Sophie Diarra 



I was fortunate to join EDI as a Research Officer in February 2019 after a few years spent in academia working on my PhD. My PhD was focused on using econometric techniques to investigate the association between income and asthma-related outcomes in children using survey data from the UK. It also focused on quantifying and investigating income-related health inequality in UK children, where the current prevalence of child poverty is 30%[1]. As much as I enjoyed my PhD research and the academic environment, I longed to work in a high pace environment, within a team. Furthermore, I longed to be involved in field research.

I sort of knew the type of work I wanted to do and the type of company I wanted to work for before I had even began my Bachelor’s degree, and when I discovered EDI and read about the work they did – I felt I had met my match.

People often under play the complexity and importance of data, across the board. Data in the development context is vital. And, ensuring high quality data is collected, in an ethical and efficient way, involves a lot more than people often think. It is this data that are the driving force behind many policy decisions and provide global markers of sustainable development for many governments and institutions worldwide.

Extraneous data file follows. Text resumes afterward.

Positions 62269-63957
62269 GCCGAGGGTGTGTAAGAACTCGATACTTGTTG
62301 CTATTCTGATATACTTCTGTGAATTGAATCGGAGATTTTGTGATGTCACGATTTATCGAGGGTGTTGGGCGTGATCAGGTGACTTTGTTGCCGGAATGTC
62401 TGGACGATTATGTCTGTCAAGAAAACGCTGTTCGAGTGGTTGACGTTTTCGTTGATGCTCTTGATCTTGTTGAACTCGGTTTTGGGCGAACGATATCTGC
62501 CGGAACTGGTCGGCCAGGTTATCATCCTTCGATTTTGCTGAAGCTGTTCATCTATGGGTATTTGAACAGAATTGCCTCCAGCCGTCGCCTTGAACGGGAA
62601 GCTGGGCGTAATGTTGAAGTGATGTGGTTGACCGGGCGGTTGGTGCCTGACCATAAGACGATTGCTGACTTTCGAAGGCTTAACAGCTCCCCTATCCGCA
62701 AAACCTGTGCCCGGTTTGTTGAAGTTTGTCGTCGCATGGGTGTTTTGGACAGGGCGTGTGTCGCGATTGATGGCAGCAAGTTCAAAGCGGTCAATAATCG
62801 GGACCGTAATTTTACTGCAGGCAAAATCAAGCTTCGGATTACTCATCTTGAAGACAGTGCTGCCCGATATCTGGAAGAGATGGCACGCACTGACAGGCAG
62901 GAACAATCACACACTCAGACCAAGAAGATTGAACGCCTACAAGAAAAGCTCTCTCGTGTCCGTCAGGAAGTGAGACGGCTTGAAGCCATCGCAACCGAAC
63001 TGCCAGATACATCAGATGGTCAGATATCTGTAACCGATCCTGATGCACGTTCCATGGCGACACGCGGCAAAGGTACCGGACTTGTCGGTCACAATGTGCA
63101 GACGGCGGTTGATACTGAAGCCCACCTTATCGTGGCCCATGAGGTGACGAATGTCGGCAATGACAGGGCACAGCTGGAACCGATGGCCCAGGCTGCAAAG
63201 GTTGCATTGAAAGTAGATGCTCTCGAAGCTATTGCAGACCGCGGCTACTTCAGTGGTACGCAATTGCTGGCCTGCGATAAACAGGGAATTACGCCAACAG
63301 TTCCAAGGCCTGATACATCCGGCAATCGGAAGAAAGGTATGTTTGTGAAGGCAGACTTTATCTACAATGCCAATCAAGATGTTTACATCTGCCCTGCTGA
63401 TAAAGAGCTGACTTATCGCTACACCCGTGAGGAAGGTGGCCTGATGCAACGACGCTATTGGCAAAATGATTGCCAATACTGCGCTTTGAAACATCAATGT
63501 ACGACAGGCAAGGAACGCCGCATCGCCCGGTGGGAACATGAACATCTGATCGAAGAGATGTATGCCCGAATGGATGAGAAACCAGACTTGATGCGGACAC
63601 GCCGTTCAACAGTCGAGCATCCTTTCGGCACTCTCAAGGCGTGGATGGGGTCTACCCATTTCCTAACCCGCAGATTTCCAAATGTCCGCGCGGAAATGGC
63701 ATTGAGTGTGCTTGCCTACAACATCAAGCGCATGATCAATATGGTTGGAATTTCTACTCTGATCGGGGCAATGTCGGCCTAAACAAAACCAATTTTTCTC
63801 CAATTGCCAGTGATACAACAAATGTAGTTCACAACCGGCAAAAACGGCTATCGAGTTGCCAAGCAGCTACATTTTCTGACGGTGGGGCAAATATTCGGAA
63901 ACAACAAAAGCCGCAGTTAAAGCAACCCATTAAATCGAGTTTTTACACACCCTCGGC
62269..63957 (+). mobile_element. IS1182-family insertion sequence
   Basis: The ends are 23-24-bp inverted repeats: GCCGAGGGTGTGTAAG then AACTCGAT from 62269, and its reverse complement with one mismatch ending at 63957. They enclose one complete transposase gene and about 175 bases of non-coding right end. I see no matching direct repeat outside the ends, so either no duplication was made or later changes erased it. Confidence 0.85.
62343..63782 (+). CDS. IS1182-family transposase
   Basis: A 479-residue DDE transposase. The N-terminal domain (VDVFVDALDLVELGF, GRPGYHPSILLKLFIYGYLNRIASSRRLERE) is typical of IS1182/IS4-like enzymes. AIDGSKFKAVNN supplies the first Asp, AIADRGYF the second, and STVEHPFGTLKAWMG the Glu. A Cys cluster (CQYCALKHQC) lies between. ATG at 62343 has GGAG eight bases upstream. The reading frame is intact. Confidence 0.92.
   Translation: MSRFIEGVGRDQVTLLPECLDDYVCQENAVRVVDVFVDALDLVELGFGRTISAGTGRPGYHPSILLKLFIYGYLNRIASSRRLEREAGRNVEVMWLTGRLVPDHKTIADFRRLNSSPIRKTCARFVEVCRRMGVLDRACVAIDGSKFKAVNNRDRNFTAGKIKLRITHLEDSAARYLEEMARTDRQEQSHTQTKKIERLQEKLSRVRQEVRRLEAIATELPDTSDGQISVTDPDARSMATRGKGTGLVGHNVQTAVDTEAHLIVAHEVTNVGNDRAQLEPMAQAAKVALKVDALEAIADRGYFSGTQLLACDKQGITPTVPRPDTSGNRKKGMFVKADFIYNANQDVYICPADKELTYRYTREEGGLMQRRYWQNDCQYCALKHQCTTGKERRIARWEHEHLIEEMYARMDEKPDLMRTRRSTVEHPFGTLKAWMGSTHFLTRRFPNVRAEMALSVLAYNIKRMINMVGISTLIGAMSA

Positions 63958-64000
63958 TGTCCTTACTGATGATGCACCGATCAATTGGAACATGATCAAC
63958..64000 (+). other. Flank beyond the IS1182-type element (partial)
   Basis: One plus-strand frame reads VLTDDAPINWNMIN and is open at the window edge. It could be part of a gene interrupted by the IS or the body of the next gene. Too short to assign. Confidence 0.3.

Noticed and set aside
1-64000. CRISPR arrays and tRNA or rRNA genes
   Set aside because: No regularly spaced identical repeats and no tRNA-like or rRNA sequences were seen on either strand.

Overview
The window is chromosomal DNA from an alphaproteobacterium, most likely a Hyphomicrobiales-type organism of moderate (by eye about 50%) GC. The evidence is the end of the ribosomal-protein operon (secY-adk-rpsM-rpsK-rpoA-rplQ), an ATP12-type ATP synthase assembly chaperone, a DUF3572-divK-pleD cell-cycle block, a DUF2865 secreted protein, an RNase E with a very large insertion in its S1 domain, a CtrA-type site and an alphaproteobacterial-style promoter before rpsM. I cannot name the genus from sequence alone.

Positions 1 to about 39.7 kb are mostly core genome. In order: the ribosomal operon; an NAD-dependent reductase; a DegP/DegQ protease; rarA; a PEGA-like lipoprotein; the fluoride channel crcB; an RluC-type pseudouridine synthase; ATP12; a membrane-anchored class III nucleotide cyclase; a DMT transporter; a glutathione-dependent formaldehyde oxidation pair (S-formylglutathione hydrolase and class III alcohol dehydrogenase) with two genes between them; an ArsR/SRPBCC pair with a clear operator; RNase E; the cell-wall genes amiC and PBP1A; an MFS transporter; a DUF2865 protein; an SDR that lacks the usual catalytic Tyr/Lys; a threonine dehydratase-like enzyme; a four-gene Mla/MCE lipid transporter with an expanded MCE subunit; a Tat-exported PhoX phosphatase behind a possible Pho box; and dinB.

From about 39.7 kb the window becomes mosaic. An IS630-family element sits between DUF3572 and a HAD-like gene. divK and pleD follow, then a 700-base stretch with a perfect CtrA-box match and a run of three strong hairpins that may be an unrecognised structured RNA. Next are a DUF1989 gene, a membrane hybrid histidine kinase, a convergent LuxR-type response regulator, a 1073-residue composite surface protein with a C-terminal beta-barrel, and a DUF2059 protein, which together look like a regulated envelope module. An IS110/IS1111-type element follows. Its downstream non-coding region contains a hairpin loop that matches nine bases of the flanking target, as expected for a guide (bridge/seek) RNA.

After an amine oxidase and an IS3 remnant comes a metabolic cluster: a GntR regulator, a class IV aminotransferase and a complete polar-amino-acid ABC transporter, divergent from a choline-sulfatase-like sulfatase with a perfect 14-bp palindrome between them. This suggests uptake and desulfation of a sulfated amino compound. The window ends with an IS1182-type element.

EDI combines research and advanced survey methodology to obtain high quality data across areas such as health, education and agriculture. With an established office located in Bukoba, Tanzania, EDI is right in the heart of many of its projects. EDI has also expanded its work in to Uganda, whose border is just a stone’s throw away from Bukoba. And, EDI is now exploring other neighbouring countries. The team is diverse but everyone has the same goal – high quality research!

I am extremely excited for my first assignment! So far, I have thoroughly enjoyed getting to know my colleagues here in the UK office, based in High Wycombe, and learning about the company – the business development side of things as well as learning the ropes with the Research Team.

[1] Households Below Average Income, Statistics on the number and percentage of people living in low income households for financial years 1994/95 to 2016/17, Tables 4a and 4b. Department for Work and Pensions, 2018.